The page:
|This article may be expanded with text translated from the corresponding article in the German Wikipedia. (March 2009)|
Schuré was the son of a doctor in the Alsatian town of Strasbourg. He mastered French as well as German, and was influenced by German and French culture in his formative years. Without interest, he studied law at his fathers pleasure. His own interest and studies led to an extensive knowledge of German literature. The discovery of Richard Wagner's "music drama" Tristan and Isolde impressed him sufficiently to seek—and obtain—Wagner's personal acquaintance.
In France, he published his first work Histoire du Lied—a history of the German folk song, which earned him some recognition in the country of his family. With the publication of the essay Richard Wagner et le drame musical, he established himself as a major French Wagner expert and advocate of the time.
When the Franco-German war of 1870-71 poisoned the German arts for many French, it would seem that Schuré was not immune from this influence. His nationalism is reflected in his remarks of this time—and later in his life—in a comparison of glorified Celtism (France) and a negatively viewed "Teutonism" (Germany).
On a trip to Italy during this time he met, twenty years his junior, a Greek girl, Marguerita Albana Mignaty, whom he subsequently described as his "muse", although he himself was married.
After the tide of war had ebbed, Schuré reestablished his relationship with Wagner. In 1873, he met the German philosopher Friedrich Nietzsche; with frequent contact they shared enthusiasm for Wagner. The cultist veneration of Wagner, however, seeded Schuré's alienation from the composer.
Schuré now turned increasingly to the esoteric and the occult. His major influence being the famous French occultist-scholar Fabre d'Olivet. In 1884, he met the founder of the Theosophical Society Helena Petrovna Blavatsky. Although unwelcome in the Theosophical Society, he nevertheless entered. In 1889, he published, after some smaller works on similar topics, his major work Les Grands Initiés (The Great Initiates).
In 1900, the actress Marie von Sivers came into contact with him because she intended to translate one of his works into German. At the German Section of the Theosophical Society, he met the Austrian philosopher and later founder of Anthroposophy, Rudolf Steiner. In 1906, Sivers brought about a meeting between Schuré and Steiner. Schuré was deeply impressed and thought of Steiner as one 'initiated' in line with his The Great Initiates. Subsequently, Steiner and von Sivers brought the esoteric Schuré dramas to the stage.
With the outbreak of World War I, Schuré's relationship with Steiner and his wife became strained. Schuré threw in the two secret intentions about Germanic and Pan and stepped out of Steiner's Anthroposophical Society. Four years after the war, Schuré reconsolidated his friendship with Steiner.
In subsequent years, Schuré published his autobiography and a French translation of Steiner's work Christianity as Mystical Fact as well as The Mysteries of Antiquity chrétien (French: Le Mystère et les mystères antiques).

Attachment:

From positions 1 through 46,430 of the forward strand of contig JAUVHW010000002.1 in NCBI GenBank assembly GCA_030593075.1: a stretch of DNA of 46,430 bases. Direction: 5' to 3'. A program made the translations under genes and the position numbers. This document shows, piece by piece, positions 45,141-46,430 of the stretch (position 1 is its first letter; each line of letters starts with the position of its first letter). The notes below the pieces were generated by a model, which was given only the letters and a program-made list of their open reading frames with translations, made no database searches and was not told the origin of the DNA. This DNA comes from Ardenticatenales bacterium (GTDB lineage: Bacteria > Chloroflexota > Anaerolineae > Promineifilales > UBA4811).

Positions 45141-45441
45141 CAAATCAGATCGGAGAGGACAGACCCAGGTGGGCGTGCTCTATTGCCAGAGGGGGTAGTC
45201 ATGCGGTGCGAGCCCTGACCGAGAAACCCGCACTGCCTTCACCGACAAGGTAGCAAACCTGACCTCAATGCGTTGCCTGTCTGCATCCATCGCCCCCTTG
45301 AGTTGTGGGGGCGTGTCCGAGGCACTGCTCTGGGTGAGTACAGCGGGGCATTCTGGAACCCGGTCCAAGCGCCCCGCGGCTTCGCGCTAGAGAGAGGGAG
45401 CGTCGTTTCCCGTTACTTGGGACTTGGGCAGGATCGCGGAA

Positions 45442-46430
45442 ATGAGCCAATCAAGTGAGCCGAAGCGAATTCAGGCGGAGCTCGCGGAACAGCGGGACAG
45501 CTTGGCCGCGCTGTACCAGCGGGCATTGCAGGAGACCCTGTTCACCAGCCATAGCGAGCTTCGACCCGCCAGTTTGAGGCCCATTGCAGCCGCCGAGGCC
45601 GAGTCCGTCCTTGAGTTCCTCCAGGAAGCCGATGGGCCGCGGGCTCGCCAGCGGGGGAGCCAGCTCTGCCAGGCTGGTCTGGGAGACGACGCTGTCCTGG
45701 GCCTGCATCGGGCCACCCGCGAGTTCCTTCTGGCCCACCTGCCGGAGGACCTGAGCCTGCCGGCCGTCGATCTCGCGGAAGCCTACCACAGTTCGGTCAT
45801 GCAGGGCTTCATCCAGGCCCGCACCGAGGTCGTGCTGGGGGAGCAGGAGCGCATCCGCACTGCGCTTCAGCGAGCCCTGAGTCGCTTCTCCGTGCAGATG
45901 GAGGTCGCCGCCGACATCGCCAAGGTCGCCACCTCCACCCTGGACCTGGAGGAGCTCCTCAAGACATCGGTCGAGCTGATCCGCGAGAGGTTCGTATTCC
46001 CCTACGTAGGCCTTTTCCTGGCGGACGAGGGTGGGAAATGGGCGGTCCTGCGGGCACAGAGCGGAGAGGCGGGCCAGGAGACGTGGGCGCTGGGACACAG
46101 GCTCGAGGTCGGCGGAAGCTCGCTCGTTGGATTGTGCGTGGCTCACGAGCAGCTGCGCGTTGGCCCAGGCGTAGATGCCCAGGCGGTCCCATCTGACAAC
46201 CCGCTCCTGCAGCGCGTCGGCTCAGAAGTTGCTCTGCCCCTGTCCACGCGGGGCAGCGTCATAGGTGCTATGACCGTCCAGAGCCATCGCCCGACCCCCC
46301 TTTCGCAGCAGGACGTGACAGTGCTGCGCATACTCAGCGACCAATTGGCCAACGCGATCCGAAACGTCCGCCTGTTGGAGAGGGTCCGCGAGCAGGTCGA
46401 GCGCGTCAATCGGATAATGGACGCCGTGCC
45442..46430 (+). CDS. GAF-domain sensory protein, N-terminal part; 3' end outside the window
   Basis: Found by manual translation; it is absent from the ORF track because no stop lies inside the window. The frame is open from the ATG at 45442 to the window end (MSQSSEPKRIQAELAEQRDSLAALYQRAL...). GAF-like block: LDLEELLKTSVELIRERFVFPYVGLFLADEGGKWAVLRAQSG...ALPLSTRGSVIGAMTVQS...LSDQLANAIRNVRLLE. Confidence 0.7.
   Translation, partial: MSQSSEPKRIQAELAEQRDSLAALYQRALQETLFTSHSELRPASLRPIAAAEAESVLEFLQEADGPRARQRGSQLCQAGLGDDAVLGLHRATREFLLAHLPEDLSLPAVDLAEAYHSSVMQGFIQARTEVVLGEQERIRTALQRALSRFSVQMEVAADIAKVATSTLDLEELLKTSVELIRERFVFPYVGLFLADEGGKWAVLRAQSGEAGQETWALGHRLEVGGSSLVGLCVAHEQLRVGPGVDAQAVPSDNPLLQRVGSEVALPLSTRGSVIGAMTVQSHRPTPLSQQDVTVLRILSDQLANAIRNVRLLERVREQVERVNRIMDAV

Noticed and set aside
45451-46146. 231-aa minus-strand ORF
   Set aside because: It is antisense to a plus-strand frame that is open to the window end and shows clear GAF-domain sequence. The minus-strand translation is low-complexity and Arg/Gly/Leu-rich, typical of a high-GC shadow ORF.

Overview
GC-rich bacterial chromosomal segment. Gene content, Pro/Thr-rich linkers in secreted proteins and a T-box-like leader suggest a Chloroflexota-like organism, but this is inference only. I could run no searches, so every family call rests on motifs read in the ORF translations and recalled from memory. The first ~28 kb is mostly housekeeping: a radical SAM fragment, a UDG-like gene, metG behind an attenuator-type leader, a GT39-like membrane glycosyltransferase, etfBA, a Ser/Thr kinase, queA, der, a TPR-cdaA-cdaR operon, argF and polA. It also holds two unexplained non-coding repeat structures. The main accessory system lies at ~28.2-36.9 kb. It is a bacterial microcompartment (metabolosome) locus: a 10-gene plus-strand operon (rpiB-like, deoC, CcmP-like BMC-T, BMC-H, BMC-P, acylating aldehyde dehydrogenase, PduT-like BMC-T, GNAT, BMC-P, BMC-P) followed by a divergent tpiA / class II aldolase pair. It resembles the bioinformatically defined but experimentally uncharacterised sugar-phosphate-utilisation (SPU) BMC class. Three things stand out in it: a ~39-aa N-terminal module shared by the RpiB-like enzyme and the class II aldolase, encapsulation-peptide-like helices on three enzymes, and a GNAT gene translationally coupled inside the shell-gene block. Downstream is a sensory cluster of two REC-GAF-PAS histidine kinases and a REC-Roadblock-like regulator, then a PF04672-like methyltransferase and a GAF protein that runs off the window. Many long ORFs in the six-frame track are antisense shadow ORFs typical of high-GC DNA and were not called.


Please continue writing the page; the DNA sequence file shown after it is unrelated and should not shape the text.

Esoteric and literary meaning
Schuré's The Great Initiates is described by some as a masterpiece. In it, he describes the path allegedly followed by some of the ancient philosophers in search of profound esoteric knowledge, often called the "initiation", as describing the process of becoming a mystic master or spiritual healer.
Those familiar with Rama, Hermes Trismegistus, Socrates, Jesus, Orpheus will find frequent references in Schuré's work. Schuré pursued the notion that a secret esoteric knowledge was known to them all, that this group were among the pillars of civilization and represented the founders of spiritual and philosophical ways of being as well as in some cases—though contrary to their message—religions. Schuré recognized that the path to a harmonious world was not to be found through a bigoted denial of the value found by other civilizations by their own sages. He wanted people to recognize the value of democracy in spiritual, philosophical, and religious ways. That is—according to him—the case of Gautama Sidharta.
In The Great Initiates, Schuré attacked the old idea of an esoteric tradition, the original wisdom of the initiated. Specifically, he suspected some kind of traditional secret ongoing behind the philosophies and religions founded by those he described the life and teachings of in the book (Rama, Krishna, Hermes Trismegistus, Moses, Orpheus, Pythagoras, Plato, and Jesus). Unlike older, going back to Plato variants of this idea Schuré moved the beginning of the chain of transmission from Persia to India (Rama), like other mystics of the late 19th Century did (the most significant Madame H. P. Blavatsky).
- Histoire du Lied ou la chanson populaire en Allemagne, 1868
- Le drame musical. Richard Wagner, son œuvre et son idée, 2 volumes, 1875
- Les Grands Initiés. Esquisse de l'histoire secrète des religions, 1889
- Le drame sacré d'Eleusis, 1890
- Sanctuaries d'Orient, Paris 1898
- Les grandes légendes de France, Paris, 1893
- Les Enfants de Lucifer, 1900
- Précurseurs et revolt, Paris, 1904
- La Prêtresse d'Isis (Légende de Pompeii), 1907
- Femmes et inspiratrices poètes annonciateurs, Paris, 1908
- L'évolution du sphinx au divine Christ, 1912
- Les prophète de la renaissance, 1920
- Celtique L'âme et le génie de la France à travers les Ages, Paris 1920
- Merlin l'enchanteur, Paris, 1921
- Le rêve d'une vie. Confession d'un poète (autobiography), 1928
Works available in English
- History of Musical Drama
- Ricardo Wagner his Work and Ideas
- The Great Initiates
- The Divine Evolution and the Great Initiates
- Rama y Moises: The Aryan Cycle and The Mission of Israel
- The Mystery of Dionysos and the Sacred Drama of Eleusis